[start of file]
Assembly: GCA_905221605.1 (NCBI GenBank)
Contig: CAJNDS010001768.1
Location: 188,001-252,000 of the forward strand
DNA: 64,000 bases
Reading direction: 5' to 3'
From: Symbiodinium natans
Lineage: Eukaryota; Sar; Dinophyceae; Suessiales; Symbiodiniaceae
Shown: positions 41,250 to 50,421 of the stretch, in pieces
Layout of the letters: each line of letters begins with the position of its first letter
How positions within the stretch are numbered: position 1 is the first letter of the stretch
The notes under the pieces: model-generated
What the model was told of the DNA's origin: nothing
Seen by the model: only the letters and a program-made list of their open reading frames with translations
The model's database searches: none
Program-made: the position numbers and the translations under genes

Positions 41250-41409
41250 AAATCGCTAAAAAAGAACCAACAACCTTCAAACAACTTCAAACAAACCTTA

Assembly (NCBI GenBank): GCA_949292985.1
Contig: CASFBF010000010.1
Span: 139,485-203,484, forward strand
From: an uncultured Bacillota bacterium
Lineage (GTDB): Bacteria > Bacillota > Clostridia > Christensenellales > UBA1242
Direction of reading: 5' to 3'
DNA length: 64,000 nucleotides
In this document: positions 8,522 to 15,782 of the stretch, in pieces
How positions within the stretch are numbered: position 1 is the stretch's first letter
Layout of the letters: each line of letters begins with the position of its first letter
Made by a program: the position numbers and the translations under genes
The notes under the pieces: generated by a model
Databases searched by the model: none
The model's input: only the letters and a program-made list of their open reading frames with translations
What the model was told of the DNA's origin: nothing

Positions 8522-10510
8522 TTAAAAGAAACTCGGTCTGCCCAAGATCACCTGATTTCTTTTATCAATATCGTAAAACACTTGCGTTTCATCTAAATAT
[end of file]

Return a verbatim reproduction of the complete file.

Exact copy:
Assembly: GCA_905221605.1 (NCBI GenBank)
Contig: CAJNDS010001768.1
Location: 188,001-252,000 of the forward strand
DNA: 64,000 bases
Reading direction: 5' to 3'
From: Symbiodinium natans
Lineage: Eukaryota; Sar; Dinophyceae; Suessiales; Symbiodiniaceae
Shown: positions 41,250 to 50,421 of the stretch, in pieces
Layout of the letters: each line of letters begins with the position of its first letter
How positions within the stretch are numbered: position 1 is the first letter of the stretch
The notes under the pieces: model-generated
What the model was told of the DNA's origin: nothing
Seen by the model: only the letters and a program-made list of their open reading frames with translations
The model's database searches: none
Program-made: the position numbers and the translations under genes

Positions 41250-41409
41250 AAATCGCTAAAAAAGAACCAACAACCTTCAAACAACTTCAAACAAACCTTA

Assembly (NCBI GenBank): GCA_949292985.1
Contig: CASFBF010000010.1
Span: 139,485-203,484, forward strand
From: an uncultured Bacillota bacterium
Lineage (GTDB): Bacteria > Bacillota > Clostridia > Christensenellales > UBA1242
Direction of reading: 5' to 3'
DNA length: 64,000 nucleotides
In this document: positions 8,522 to 15,782 of the stretch, in pieces
How positions within the stretch are numbered: position 1 is the stretch's first letter
Layout of the letters: each line of letters begins with the position of its first letter
Made by a program: the position numbers and the translations under genes
The notes under the pieces: generated by a model
Databases searched by the model: none
The model's input: only the letters and a program-made list of their open reading frames with translations
What the model was told of the DNA's origin: nothing

Positions 8522-10510
8522 TTAAAAGAAACTCGGTCTGCCCAAGATCACCTGATTTCTTTTATCAATATCGTAAAACACTTGCGTTTCATCTAAATAT